For as long as there have been nations, there has been an “international”—a sphere of cross-border relations. But for most of human history, this space was sparsely occupied. States and regions were connected by long-distance commerce and the spasms of war, yet in their development they remained essentially separate. The century after 1750 marked a major shift. Fleeting connection gave way to durable integration. Culture, politics, and society were increasingly, and indelibly, entangled across continents. An Emerging Modern World charts this transformative period, addressing major questions about the roots of the present from a distinctly global perspective.
Why, for instance, did industrialization begin in England and not in China? Was there early capitalist development outside of the West? Was the Enlightenment exclusively a European event? Led by editors Sebastian Conrad and Jürgen Osterhammel, a distinguished group of historians tackles these issues, along with the roles of nomads and enslaved people in fostering global integration, the development of a bourgeoisie outside Euro-America, Hinduism’s transformation into a universal “religion” comparable to Christianity, the invention of pan-Islamic identity, and the causes and effects of the revolution in time regimes. The world appeared to be undergoing such a radical renewal that the impression of an epochal watershed was widespread.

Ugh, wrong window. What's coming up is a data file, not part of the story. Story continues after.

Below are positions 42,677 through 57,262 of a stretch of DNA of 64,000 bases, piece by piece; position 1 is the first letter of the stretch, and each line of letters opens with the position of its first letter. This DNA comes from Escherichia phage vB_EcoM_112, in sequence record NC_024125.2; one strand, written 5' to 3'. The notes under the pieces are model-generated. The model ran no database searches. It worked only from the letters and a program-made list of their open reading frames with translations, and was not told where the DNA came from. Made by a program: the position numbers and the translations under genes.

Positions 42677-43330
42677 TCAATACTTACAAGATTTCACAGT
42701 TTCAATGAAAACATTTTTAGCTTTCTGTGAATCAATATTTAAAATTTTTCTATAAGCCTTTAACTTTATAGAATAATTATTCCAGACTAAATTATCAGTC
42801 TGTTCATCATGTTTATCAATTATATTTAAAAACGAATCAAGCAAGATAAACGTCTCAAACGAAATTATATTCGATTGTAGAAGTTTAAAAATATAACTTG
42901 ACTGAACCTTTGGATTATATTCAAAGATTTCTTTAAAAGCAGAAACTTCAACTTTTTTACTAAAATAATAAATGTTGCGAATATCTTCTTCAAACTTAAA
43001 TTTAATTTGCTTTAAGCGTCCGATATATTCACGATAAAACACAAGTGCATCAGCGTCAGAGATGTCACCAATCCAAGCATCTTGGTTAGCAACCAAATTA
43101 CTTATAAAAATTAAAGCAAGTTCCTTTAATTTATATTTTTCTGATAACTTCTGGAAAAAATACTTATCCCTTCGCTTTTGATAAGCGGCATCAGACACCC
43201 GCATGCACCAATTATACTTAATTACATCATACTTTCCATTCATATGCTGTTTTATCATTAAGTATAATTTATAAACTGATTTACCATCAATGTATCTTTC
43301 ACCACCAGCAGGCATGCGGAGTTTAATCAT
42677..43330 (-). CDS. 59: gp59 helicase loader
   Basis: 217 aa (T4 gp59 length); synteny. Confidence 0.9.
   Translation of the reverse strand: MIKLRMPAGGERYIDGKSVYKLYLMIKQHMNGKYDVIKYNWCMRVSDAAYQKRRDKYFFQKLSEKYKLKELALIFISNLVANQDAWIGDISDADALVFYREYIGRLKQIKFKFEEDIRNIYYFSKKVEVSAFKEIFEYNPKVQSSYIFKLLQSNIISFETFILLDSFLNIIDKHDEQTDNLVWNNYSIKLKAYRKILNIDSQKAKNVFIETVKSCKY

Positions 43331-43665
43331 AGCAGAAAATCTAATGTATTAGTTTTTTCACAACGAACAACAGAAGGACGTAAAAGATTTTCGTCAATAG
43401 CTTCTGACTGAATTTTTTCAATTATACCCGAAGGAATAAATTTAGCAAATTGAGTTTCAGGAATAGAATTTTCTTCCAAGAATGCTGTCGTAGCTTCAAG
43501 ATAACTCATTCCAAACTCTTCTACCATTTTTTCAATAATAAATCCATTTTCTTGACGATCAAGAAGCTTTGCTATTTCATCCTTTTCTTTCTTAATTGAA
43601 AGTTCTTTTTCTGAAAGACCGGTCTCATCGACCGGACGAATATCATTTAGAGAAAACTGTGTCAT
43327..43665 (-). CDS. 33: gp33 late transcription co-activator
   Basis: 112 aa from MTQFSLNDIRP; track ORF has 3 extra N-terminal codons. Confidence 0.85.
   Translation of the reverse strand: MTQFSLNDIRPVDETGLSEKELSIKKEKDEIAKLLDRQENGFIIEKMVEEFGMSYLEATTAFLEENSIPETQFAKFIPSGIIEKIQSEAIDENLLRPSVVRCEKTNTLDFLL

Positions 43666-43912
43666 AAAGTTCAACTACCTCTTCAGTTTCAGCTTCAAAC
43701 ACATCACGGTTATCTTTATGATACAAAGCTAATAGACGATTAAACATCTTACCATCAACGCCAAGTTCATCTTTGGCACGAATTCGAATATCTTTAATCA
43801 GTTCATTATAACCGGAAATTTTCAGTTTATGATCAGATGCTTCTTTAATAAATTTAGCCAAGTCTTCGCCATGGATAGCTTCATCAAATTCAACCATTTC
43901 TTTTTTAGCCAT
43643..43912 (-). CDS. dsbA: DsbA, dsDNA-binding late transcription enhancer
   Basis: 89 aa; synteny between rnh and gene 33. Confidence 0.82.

This fourth volume in the six-volume series A History of the World engages the political, economic, social, and intellectual ferment of the eighteenth and nineteenth centuries outside Europe and North America. In doing so, it bears witness to the birth of the modern world.